Un-Chan Chung, a former Prime Minister of the Republic of Korea and founder of the Korea Institute for Shared Growth, spoke to a group of attendees at the Munk School of Global Affairs on 30 September 2016. Chung spoke on the topic of economic growth in South Korea. He first introduced the concept of shared growth, to which he has dedicated the later part of his professional life studying.
Chung’s lecture was about the economy of South Korea: a tale of once a war-torn country that rose as an economic power in half a century. However, this was not without consequence. South Korea’s main model of economic growth borrows heavily from trickle-down economics, and has thus caused major discrepancies in income equality.
Chung employed Canadian hero narratives to illustrate the deep personal ties he has to Canada, prominently discussing Dr. Schofield’s contributions to Korea’s socio-economic development. Although the Canadian-trained veterinarian’s move to Korea in the early 20th century did not promise professional prestige, Dr. Schofield dedicated his life for the welfare of Koreans as a bacteriologist at the Severance Medical School. However, his service extended beyond medical assistance: he documented the rapid cultural shifts Korea experienced at the time, and especially the May 1st independence movement of 1919 – through photographs and event journals.
Considering that Korea was under Japanese rule at the time, Dr. Schofield’s criticisms against the Japanese presence created troubles for him. However, he never stopped fighting for Korea’s independence. Dr. Schofield’s passion for human rights in Korea led to his return to the country in 1958 as a state guest. He was later buried in South Korea in 1970 as an honorary representative of the Korean people.
This personal anecdote about the Canadian veterinarian was central to Chung’s experience: Dr. Schofield was his mentor and benefactor. He paid for Chung’s tuition and relayed him important lessons. For instance, embracing a strong sense of justice and contributing to the welfare and growth of Korea were values Dr. Schofield imparted on Chung. They inspired Chung to train an economist to improve South Korea’s economic growth and income equality.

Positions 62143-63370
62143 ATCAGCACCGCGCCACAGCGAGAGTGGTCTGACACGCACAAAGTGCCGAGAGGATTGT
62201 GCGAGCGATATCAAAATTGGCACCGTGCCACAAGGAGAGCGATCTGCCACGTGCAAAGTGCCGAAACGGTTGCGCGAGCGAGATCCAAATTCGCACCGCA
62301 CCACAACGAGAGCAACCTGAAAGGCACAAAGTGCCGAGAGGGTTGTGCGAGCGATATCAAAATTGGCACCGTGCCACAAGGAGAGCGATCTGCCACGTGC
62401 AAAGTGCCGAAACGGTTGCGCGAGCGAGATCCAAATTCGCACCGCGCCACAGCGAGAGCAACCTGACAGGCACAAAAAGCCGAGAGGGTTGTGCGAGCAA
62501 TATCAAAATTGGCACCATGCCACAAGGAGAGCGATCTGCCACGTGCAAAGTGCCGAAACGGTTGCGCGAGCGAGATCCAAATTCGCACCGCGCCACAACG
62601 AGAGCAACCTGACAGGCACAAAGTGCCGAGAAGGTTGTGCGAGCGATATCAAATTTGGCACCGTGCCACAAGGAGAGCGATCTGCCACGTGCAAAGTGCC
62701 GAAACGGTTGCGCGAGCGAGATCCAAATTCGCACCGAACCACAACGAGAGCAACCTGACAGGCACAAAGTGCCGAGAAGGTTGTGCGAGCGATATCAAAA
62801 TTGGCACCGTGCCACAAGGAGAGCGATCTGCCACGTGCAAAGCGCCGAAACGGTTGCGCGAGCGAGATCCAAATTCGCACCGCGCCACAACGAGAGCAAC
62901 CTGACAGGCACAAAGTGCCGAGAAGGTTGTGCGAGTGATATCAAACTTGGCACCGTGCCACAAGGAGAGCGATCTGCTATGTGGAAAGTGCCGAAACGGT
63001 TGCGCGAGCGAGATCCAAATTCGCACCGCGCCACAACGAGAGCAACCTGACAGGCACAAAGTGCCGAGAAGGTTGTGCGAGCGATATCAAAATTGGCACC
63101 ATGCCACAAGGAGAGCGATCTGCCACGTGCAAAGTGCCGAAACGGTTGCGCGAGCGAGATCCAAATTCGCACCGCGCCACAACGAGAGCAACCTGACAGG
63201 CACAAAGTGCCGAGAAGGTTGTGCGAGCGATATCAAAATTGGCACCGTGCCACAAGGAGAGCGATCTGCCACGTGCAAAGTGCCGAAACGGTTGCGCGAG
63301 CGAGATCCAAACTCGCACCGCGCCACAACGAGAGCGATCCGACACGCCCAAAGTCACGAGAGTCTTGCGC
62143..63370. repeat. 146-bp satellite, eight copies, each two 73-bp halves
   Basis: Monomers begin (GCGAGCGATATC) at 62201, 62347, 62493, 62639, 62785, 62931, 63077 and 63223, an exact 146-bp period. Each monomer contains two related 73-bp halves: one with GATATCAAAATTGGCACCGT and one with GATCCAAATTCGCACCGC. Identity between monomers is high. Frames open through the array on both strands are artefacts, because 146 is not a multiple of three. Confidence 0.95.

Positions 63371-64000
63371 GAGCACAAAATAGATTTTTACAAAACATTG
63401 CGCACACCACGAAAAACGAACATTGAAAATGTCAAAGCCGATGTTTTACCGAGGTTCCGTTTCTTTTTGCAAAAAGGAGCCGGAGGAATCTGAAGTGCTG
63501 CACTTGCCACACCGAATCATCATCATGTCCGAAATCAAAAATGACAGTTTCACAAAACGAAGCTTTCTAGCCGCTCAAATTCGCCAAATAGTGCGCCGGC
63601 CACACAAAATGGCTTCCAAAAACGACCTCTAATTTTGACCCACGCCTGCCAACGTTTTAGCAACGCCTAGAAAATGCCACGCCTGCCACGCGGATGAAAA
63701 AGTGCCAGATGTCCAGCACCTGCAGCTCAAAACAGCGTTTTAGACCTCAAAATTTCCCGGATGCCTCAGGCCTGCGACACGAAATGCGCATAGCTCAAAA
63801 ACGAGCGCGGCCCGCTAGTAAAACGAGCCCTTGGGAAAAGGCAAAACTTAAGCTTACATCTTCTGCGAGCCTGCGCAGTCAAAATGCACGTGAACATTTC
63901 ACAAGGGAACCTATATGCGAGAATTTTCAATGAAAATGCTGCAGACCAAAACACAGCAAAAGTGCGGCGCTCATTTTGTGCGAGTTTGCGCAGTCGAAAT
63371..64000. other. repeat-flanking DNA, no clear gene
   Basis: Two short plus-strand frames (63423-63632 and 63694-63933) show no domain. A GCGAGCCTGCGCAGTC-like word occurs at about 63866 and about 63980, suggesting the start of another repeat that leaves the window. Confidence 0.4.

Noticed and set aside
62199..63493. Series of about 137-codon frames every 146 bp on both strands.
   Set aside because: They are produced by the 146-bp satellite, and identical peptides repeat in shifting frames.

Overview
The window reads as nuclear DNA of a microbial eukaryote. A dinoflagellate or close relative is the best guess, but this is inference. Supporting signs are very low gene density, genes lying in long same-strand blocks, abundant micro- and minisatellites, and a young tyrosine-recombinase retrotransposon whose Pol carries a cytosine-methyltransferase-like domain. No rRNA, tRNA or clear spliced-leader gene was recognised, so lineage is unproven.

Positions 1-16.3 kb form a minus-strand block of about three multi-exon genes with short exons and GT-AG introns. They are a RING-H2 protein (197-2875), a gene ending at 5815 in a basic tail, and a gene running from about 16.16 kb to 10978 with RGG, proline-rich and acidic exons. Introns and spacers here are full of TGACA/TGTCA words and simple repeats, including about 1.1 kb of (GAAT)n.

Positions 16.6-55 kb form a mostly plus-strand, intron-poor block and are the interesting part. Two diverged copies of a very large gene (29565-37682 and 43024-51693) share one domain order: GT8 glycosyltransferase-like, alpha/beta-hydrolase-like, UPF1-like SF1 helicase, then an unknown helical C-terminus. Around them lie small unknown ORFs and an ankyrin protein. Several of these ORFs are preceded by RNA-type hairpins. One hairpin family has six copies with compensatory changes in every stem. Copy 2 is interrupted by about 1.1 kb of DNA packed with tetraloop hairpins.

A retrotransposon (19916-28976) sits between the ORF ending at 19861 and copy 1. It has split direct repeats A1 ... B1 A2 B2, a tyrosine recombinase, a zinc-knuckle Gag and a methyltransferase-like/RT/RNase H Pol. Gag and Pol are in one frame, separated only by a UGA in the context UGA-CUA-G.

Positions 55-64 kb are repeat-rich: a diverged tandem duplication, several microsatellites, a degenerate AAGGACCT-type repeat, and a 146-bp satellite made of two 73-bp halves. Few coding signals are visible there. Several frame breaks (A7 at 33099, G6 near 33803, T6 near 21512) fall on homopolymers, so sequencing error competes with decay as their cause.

His proposed solution was shared growth. As an example, Chung referred to Hillary Clinton, who has campaigned on the promise of creating an “inclusive economy”, which aimed at creating opportunities for all. This is at odds with the popular belief that shared growth entails a redistribution mechanism that takes from the wealthy and gives to the poor.
Current strategies to address inequality in South Korea’s economy are limited to financial support. However, it will soon be complemented by a series of institutional reforms. In a 2015 Harvard International Review (HIR) article, Chung pointed out the influence the extremely wealthy could exert upon the government to drive policies of their interest. Because of this, Chung called for integrating Korean corporations’ for-profit activities along with social responsibility. These efforts can be beneficial to both parties because they ensure more welfare and purchase power for the consumer bases – which, in turn leads to more consumption, and therefore, more profits for the wealthy.
Considering his political career, Chung’s approach to the shared growth model is highly academic. In a March 2016 interview with South Korea’s Joon Gang Daily, Chung acknowledged that two similar plans were being pushed in the South Korea’s National Assembly: the People’s Party’s “fair growth” and the Minjoo Party’s “economic democracy” plans. While they are both in align with the shared growth model, this model appears to encompass a larger scale of actors – involving small and medium-sized enterprises (SMEs) and conglomerates, and the rich and the poor. These two notions are more centred on reforming the way Korea’s conglomerates conduct their business affairs, either by targeting fair trade or through price cutting to bridge gaps between SMEs and conglomerates. Although Chung was invited to work with both parties to advocate for shared growth, he has decided to focus on a more research-oriented, academic approach towards the shared growth model.
Although Chung’s explanation on shared growth focused on South Korea’s case, he pointed out that this model is being applied to other Asian countries that experienced rapid economic development. Chung referred to China as an example that is currently undergoing extreme income polarization and intense external growth through trade – a country that might find such model useful in the future. At the end of the lecture, Chung’s reiterated his commitments to equal distribution of growth from his personal experience with Dr. Schofield. This Canadian veterinarian served as a central link between Korea and Canada.
Helena Najm is a 4th Year student studying Health & Disease and Human Geography at the University of Toronto.